A quiet revolution in hospitals
By Paul Dalby
CAMPBELLFORD - Thirty years ago when Beth Van Dusen started her nursing career in nearby Trenton Hospital, nurses were mostly seen, not heard, and doctors called all the shots. Times have certainly changed.
Last month (March), Van Dusen returned to the world of the hospital ER as a Nurse Practitioner equipped with a new scope of practice that allows her to admit and discharge patients, order up diagnostic tests and prescribe certain drugs – in both the hospital and its ER. Ontario is the first province to give nurse practitioners this additional authority.
|(in photo - l to r) NP Beth Van Dusen, patient Helen Meyers and ER chief Dr. Normal Bartlett at Campbellford Memorial Hospital
Van Dusen’s assignment at this 32-bed country hospital 90 minutes east of the GTA helps speed up treatment and reduce wait times in the busy Emergency Room, which has only one doctor on-duty but operates 24/7 and treats 22,000 patients a year.
“This is acute care versus family practice,” said Van Dusen, who has worked the past decade as an NP in community clinics. “Now I’m getting to treat the people that I used to send to emerg. The upside of this is that these people are going to get in and out quicker.”
“Folks who may have diabetic issues can be sitting there in the waiting room for four or five hours. They skipped breakfast, and likely need to have food. So if we can get them in and out in two hours overall it’s best for everyone,” said Van Dusen, an NP since 1998.
In her reintroduction to the world of the emergency room, she finds herself to be much more of an equal partner to the Campbellford Memorial Hospital’s ER chief Dr. Norm Bartlett. And he couldn’t be happier about the shifting landscape.
“People used to ask me, are you the only doctor working in here because there are 10 beds,” he said. “So I’m always moving around, it’s like being the only waiter in a 10-table restaurant.”
“Before Beth came, if I had to take a break for a meal, everything stopped,” said Bartlett, a 16-year veteran of hospital ER work. “Now Beth sees people and gets things rolling while I’m on break, and they’re all teed up when I get back.”
Bartlett said he had been lobbying for an NP in the hospital ER for over a decade but those pleas were always outweighed by budgetary constraints.
All that had changed in the past year with the province’s new emphasis on wait time reduction.
“Traditionally in an emergency department, the sicker patient is seen first and that’s how it needs to be, but with this new initiative the less urgent people are getting seen as well in a decent amount of time,” said ER manager Sue Robinson. “That’s why we just love having Beth.
“Even in just a short time she’s been here, we have lowered our average wait time from 4.9 hours to 4.5 hours and our target is to get that down further still to 4.3 hours on average,” Robinson said.
For Dr. Norm Bartlett, having an NP in ER just makes plain sense. “The primary care system long ago realized that NPs worked very effectively in primary care,” he said. “That’s why we’re fortunate to have Beth because she’s experienced in primary care but she also has some emerg experience and she has commonsense so she knows how things work.”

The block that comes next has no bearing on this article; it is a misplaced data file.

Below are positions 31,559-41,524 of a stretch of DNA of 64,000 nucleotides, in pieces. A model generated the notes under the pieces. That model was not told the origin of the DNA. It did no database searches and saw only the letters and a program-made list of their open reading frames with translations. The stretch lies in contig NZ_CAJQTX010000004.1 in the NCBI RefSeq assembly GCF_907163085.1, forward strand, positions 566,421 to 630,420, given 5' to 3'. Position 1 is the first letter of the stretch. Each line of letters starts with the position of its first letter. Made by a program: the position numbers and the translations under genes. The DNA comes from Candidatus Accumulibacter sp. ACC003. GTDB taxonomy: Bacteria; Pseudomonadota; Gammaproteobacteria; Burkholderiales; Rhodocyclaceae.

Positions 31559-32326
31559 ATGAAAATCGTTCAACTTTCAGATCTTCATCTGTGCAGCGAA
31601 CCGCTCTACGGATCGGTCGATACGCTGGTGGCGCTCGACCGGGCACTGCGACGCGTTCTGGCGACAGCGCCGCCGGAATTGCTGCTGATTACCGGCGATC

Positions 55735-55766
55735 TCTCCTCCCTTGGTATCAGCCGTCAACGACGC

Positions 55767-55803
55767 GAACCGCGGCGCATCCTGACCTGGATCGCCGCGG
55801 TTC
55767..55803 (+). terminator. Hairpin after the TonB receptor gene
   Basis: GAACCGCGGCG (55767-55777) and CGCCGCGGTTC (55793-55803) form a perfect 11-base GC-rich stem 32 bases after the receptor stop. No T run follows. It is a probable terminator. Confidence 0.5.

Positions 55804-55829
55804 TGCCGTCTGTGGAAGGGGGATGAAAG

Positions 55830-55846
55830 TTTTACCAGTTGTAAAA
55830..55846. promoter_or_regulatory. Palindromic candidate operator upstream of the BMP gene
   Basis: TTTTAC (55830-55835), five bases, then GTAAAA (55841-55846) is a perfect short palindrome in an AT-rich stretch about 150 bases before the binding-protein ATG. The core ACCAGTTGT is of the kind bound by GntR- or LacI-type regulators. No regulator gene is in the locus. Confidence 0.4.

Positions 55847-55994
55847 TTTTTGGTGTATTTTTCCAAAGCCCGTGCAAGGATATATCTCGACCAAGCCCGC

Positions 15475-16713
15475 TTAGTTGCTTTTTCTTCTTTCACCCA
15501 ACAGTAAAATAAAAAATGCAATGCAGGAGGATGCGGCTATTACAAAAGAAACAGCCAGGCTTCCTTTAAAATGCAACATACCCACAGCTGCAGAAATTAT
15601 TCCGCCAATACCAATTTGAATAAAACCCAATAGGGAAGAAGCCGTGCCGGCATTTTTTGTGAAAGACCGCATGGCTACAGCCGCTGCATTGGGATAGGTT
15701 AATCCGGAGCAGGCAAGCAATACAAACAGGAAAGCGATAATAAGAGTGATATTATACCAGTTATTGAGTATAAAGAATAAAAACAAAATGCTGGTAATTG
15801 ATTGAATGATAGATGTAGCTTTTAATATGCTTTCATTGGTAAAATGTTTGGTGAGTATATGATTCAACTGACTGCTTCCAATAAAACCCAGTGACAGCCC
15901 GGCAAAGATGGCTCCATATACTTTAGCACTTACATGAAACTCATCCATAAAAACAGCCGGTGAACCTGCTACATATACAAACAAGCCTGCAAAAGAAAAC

“Beth can get things started, ask the patient what’s going on, start an x-ray and call up blood work and give the feeling to the patient is that someone is listening to them right now.”
The new sense of teamwork between ER doctor and NP at Campbellford has been seamless with the triage system common to every hospital ER in Ontario. This divides patients into five categories: Doctors handle categories 1 (‘resuscitation’, cardiac arrest) and 2 (‘emergent’, chest pains, cardiac in nature); category 3 (‘urgent’, abdominal pain, or simply extreme pain) is increasingly shared between doctor and NP; and the Nurse Practitioner handles category 4 (‘less urgent’, sore ears, lacerations) and 5 (‘non-urgent’, such as prescription renewals).
The Campbellford ER department treats around 60 patients a day, admitting an average of 5 into the hospital for further treatment. Many of the people coming into emerg are orphaned patients without a family doctor.
“Just last week a fellow came in with a terribly infected toe and I took one look at him and I knew he had vascular issues going on,” Van Dusen said.
“He had no family doctor so I referred him to a surgeon for vascular studies.
“The specialist saw the patient just two days later and the guy has had a full set of tests done. That guy would have just fallen right through the cracks, likely would have had to have that foot amputated if he had just toughed it out the way some people do.”
Van Dusen has been scheduled to work in the hospital ER’s busiest time period: 10 a.m. to 6 p.m., Monday to Friday. This will also make her the most familiar face to patients, (half-a-dozen doctors rotate through the 12-hour shifts).
“I’m going to be providing a wee bit of continuity even for the doctors to utilize because I’m here every day,” she said. “So when the patient comes back for a follow-up I can see how they’re doing.”
Van Dusen says the transition into the new role of an NP in a hospital setting has presented a few challenges. “In a way ER has sped up because the pace of this place is unbelievable for a small town, so you’re changing gears quicker.”
“I’ve had to do a fine tuning on myself. I’m 30 years graduated as a nurse so I’m dusting off some books, I can tell you,” she says with a laugh.
This story first appeared in the Toronto Star's Nurses Week insert on May 4, 2013 and is reposted on the Central East LHIN website in recognition of Nurses' Week with the permission of the author.